Chances are that you’re probably aware of bingo and might have played a couple of rounds yourself. But have you ever wondered where the game first originated? Well, the answer may be much closer to home than you might imagine.
What makes the story we’ll tell even more amazing is just how popular bingo has grown to be in a little under a century. It’s also being played today by many more people than ever before thanks to the rise of the online version of the game. Although it’s thought that to experience the best online bingo UK sites are the ones to visit, thanks to the wide range of different versions of the game available. Some are themed to TV shows like Deal or No Deal and movies like Grease. Others have links to popular slots like Rainbow Riches and there’s even a new version of the game called slingo – an actual combination of slots and bingo. However, it’s still a thriving sector of the US gaming industry too.
But this is all a far cry from the birth of the game which is generally considered to have taken place in 1929. It was the invention of a young travelling salesman called Edwin S. Lowe who was on a tour of the county fairs of North Carolina and Georgia where he hoped to do business. Traveling from his home in New York and stopping at a number of places en route, very probably including Charlotte, it was at the Georgia State Fair in Atlanta that he came across a game being played that he had never seen before. It was called “beano” because each player had a pile of beans and a game card printed with numbers. As each number was called, anyone with it on their card put a bean on it. When the whole card had been filled, the winner called out – you’ve guessed it – “beano”.
Lowe’s entrepreneurial spirit told him that this game had huge potential. So when he got back to New York he showed it to friends and invited them to play. In one of these trial runs, one of the players got so wrapped up in the excitement of winning they called out “bingo” instead of “beano” and it suddenly clicked for Lowe that this was a much better name for the game. He then joined forces with a mathematician friend to create a way to generate and print 6,000 different gamecards with a unique set of numbers and, by 1934, it was estimated that there were over 10,000 games being played each week in the US. At the peak of the bingo boom his business, The E.S. Lowe Toy Company, had over 1,000 employees and was said to be using more newsprint than The New York Times.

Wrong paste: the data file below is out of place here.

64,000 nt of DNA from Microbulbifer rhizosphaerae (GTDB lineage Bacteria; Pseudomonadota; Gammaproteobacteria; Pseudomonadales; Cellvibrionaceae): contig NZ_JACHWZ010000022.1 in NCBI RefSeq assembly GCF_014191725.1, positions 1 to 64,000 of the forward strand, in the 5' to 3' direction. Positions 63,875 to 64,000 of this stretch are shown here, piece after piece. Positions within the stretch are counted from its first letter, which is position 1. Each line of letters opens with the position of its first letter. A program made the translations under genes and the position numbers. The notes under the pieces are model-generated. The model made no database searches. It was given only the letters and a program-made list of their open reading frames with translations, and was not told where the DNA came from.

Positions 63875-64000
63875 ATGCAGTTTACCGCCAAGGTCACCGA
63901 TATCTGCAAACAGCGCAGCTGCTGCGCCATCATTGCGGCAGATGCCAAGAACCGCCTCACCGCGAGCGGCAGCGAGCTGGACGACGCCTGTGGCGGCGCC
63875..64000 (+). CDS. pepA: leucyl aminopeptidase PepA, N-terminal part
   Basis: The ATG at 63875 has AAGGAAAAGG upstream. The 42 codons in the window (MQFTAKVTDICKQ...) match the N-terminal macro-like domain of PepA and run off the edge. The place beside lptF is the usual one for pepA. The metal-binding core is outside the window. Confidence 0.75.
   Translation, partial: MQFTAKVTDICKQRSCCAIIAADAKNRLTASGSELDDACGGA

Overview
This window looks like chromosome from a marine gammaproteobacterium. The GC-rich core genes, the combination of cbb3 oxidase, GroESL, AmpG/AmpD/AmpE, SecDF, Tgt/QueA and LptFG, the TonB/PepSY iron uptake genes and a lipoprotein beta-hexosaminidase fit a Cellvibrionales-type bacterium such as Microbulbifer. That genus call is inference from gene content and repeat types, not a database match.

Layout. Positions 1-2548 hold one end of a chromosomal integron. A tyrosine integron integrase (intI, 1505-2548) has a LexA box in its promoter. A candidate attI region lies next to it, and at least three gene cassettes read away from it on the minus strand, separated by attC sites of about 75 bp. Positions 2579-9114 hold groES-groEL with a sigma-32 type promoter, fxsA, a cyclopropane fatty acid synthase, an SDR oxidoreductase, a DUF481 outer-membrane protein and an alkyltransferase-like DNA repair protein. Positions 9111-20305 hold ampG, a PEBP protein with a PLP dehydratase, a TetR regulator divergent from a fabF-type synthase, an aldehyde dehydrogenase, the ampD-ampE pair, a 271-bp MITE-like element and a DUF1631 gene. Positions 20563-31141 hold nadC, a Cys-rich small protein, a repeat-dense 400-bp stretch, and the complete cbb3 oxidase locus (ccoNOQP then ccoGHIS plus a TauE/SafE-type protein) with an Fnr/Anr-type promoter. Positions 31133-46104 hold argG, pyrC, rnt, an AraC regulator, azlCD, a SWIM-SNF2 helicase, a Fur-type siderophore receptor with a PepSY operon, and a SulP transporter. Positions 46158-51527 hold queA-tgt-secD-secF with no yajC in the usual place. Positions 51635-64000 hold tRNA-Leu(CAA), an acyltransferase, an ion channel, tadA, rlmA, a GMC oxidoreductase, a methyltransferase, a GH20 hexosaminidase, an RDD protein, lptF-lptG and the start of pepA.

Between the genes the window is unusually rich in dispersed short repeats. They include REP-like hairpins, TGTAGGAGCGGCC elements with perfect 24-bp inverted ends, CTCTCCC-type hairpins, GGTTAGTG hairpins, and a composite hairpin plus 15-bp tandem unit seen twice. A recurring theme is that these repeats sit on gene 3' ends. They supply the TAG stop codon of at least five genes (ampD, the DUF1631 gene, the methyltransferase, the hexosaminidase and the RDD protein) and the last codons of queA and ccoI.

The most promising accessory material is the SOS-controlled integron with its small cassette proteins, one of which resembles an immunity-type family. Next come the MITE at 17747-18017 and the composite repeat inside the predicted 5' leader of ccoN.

Lowe went on to popularize the classic dice game Yahtzee and even opened a hotel in Las Vegas called the Tally Ho Inn. This was the one big miscalculation of his career as its lack of casino meant it never succeeded as a business.
Nevertheless, his overall success was undented, having sold his company for $26 million in 1978 – a far cry from the early days when he was an itinerant salesman plying his trade in this region.